AI-powered music platform Aimi has announced the completion of a $20 million Series B funding round led by Concord stakeholder Great Mountain Partners.
The two-year-old startup – which uses AI and artist-crafted beats to create music based upon users’ preferences – unveiled the multimillion-dollar raise this morning. Great Mountain Partners led the $20 million Series B, as mentioned, with additional support from the San Francisco-based Founders Fund, which has also backed Spotify, SpaceX, and Airbnb.
Austin-headquartered Aimi, which became available to download via the App Store in late May of 2020, intends to use this newest capital influx to roll out an updated operating system, enhanced desktop tools for artists and producers, a fresh mobile app, and other “offerings” yet, according to the release.
Moreover, Aimi noted in the announcement message that it’s debuted “experiences” from individuals including Max Cooper, DJ Boring, Roska, and Shanti Celeste “in recent weeks.” And on this front, Aimi+, the startup’s “premium service,” is officially poised to “shift to a paid model, using blockchain technology and smart contracts to administer royalties and revenue to all artists utilizing the platform,” execs said.
Addressing his company’s Series B in a statement, Aimi president and CEO Edward Balassanian, who also founded Aimi-powered Passion Flower, said in part: “When we founded Aimi we saw an opportunity to elevate the art of music with the science of technology. Now, after signing hundreds of artists and releasing world-class music experiences that take listeners on a journey crafted by some of the top creators in the world, we are ready for the next chapter.”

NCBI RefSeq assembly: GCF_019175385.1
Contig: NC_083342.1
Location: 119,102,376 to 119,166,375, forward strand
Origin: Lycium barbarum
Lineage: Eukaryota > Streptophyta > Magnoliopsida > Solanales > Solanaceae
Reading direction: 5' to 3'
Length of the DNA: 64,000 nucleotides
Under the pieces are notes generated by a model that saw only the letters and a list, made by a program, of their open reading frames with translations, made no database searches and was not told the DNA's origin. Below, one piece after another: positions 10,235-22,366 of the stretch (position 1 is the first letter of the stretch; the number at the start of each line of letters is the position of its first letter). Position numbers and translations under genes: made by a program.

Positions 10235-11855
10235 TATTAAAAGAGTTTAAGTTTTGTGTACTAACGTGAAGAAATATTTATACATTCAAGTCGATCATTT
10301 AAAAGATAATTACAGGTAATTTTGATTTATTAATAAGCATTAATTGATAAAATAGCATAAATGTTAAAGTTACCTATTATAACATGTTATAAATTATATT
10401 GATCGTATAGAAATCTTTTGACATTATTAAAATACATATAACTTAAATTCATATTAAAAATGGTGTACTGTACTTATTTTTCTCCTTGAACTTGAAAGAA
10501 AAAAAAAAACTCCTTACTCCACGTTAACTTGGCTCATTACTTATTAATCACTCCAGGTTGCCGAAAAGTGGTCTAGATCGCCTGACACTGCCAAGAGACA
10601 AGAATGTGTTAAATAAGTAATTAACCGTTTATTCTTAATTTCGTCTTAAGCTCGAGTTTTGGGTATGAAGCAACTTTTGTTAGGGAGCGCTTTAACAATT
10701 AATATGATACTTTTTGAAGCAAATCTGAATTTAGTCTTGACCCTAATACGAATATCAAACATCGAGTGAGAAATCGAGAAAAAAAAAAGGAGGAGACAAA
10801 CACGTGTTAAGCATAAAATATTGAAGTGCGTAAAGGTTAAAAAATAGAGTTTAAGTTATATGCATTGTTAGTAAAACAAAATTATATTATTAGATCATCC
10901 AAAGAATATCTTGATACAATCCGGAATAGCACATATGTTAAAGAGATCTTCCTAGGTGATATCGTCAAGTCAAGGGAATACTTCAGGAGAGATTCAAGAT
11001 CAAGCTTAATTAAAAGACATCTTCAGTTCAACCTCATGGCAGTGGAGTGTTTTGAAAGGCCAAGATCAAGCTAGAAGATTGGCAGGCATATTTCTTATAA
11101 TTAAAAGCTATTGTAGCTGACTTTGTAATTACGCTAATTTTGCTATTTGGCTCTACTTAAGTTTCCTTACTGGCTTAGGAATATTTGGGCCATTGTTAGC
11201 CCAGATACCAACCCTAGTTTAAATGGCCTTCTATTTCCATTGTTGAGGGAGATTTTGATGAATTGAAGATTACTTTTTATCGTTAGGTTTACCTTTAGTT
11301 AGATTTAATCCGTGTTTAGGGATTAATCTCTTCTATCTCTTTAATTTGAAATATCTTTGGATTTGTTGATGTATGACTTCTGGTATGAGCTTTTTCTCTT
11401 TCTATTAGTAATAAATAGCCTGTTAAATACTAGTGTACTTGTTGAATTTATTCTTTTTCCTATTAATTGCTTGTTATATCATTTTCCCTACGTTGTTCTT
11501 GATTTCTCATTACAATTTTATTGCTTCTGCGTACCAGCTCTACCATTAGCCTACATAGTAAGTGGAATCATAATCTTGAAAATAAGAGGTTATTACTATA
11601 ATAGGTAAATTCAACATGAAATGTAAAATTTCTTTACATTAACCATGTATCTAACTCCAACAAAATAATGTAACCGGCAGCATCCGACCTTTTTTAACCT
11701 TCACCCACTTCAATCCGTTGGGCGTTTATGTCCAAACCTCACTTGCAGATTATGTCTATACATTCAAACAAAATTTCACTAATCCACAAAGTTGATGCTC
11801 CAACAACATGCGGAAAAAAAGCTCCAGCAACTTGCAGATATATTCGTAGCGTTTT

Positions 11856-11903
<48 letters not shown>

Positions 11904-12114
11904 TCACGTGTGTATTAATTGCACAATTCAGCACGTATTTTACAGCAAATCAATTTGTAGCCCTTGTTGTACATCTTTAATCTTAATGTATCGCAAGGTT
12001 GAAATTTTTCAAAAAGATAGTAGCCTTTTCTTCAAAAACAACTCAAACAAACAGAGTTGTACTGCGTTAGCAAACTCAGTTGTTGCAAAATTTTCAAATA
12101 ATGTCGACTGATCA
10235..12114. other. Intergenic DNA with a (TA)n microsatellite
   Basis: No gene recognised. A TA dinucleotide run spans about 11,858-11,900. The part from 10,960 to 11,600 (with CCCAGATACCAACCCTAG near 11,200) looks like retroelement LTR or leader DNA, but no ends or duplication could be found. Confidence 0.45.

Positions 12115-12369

Especially given streaming services’ meager per-stream royalty rates and ever-growing media libraries, it’ll be worth following the results that Aimi achieves in terms of attracting creators. Similarly, the many songs, podcasts, and other audio-entertainment options that are reaching leading streaming platforms could prompt users to search for more personalized listening experiences in the long term.
That said, music-streaming giants including Spotify are likewise investing in artificial intelligence – to the dismay of some activists and fans. More recently, the Stockholm-based company’s CEO, Daniel Ek, invested approximately $115 million in AI-powered defense company Helsing.
Regarding AI’s expanding role in the broader music industry, artificial-intelligence music-separation company Audioshake last month raised $2 million, whereas AI-focused record label Snafu Records in September raised $6 million from backers including ABBA’s Agnetha Fältskog.
Eliminating the musicians from the music business is not far away
It’s amazing to see investment in the same ole stuff that hasn’t worked in the past. Predictive modeling, AI and other automated methods used to promote sales has fallen flat, yet continues to get attention. People will money just like to feel they are part of the music biz.